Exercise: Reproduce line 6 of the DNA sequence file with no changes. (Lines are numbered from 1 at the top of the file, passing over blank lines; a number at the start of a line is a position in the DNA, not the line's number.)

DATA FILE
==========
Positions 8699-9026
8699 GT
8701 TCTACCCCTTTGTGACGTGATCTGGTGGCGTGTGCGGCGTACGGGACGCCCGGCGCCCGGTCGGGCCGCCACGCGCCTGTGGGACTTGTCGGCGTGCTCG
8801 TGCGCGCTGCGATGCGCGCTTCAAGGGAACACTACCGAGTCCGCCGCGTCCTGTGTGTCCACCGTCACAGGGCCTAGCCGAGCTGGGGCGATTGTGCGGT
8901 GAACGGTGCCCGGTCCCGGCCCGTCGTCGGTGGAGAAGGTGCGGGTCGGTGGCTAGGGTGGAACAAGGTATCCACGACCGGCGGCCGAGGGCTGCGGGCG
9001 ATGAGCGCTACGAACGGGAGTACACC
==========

9001 ATGAGCGCTACGAACGGGAGTACACC